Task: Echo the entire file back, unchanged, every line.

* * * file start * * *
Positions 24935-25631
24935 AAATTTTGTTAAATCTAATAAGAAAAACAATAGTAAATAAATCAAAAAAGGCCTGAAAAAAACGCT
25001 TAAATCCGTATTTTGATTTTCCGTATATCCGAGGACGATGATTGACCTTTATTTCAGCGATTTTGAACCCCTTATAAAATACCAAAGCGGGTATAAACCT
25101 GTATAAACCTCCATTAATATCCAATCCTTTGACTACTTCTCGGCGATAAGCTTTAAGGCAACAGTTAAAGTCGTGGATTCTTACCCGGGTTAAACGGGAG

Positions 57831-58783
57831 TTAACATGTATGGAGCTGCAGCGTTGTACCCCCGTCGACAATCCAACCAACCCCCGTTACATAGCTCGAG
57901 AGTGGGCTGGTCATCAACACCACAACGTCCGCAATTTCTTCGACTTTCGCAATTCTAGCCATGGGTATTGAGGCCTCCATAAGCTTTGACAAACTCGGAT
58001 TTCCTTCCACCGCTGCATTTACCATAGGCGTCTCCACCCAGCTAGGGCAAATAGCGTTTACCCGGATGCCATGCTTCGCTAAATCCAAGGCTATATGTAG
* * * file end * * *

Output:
Positions 24935-25631
24935 AAATTTTGTTAAATCTAATAAGAAAAACAATAGTAAATAAATCAAAAAAGGCCTGAAAAAAACGCT
25001 TAAATCCGTATTTTGATTTTCCGTATATCCGAGGACGATGATTGACCTTTATTTCAGCGATTTTGAACCCCTTATAAAATACCAAAGCGGGTATAAACCT
25101 GTATAAACCTCCATTAATATCCAATCCTTTGACTACTTCTCGGCGATAAGCTTTAAGGCAACAGTTAAAGTCGTGGATTCTTACCCGGGTTAAACGGGAG

Positions 57831-58783
57831 TTAACATGTATGGAGCTGCAGCGTTGTACCCCCGTCGACAATCCAACCAACCCCCGTTACATAGCTCGAG
57901 AGTGGGCTGGTCATCAACACCACAACGTCCGCAATTTCTTCGACTTTCGCAATTCTAGCCATGGGTATTGAGGCCTCCATAAGCTTTGACAAACTCGGAT
58001 TTCCTTCCACCGCTGCATTTACCATAGGCGTCTCCACCCAGCTAGGGCAAATAGCGTTTACCCGGATGCCATGCTTCGCTAAATCCAAGGCTATATGTAG